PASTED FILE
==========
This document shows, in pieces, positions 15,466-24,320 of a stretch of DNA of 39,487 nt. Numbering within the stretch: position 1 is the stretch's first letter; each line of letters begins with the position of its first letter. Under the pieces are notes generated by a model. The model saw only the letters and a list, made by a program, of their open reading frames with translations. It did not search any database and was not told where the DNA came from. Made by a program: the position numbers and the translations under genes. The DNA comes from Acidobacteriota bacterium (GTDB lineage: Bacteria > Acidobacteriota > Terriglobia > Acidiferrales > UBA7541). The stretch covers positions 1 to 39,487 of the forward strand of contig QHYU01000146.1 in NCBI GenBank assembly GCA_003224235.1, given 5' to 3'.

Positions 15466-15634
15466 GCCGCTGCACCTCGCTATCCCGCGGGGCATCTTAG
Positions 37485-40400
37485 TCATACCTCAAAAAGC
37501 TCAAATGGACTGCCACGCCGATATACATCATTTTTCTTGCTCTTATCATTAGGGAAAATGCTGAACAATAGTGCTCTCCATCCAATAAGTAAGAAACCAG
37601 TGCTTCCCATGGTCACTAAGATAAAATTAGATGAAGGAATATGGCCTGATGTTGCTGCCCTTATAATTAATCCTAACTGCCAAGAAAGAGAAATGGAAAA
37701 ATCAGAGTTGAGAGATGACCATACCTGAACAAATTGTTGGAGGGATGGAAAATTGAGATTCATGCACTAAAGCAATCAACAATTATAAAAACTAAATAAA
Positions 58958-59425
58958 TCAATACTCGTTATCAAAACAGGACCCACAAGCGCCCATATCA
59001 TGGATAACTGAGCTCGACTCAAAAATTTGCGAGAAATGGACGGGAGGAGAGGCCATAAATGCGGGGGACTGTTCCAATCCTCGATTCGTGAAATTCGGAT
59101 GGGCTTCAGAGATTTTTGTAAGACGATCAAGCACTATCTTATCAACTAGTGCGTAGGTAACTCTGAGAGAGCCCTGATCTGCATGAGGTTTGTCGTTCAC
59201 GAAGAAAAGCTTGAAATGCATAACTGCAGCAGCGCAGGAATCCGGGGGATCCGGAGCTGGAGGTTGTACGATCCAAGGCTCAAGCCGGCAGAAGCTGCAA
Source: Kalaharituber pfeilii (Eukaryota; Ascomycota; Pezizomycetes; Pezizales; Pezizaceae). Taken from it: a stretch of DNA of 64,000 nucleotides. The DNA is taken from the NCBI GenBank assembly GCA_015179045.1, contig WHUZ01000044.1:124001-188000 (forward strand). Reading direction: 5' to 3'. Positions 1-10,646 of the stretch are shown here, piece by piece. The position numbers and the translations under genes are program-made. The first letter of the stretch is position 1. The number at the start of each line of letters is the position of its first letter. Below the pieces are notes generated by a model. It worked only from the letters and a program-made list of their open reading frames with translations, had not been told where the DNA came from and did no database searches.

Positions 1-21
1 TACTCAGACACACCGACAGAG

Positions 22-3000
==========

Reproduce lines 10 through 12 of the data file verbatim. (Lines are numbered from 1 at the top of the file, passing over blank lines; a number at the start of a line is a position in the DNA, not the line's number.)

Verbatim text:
58958 TCAATACTCGTTATCAAAACAGGACCCACAAGCGCCCATATCA
59001 TGGATAACTGAGCTCGACTCAAAAATTTGCGAGAAATGGACGGGAGGAGAGGCCATAAATGCGGGGGACTGTTCCAATCCTCGATTCGTGAAATTCGGAT
59101 GGGCTTCAGAGATTTTTGTAAGACGATCAAGCACTATCTTATCAACTAGTGCGTAGGTAACTCTGAGAGAGCCCTGATCTGCATGAGGTTTGTCGTTCAC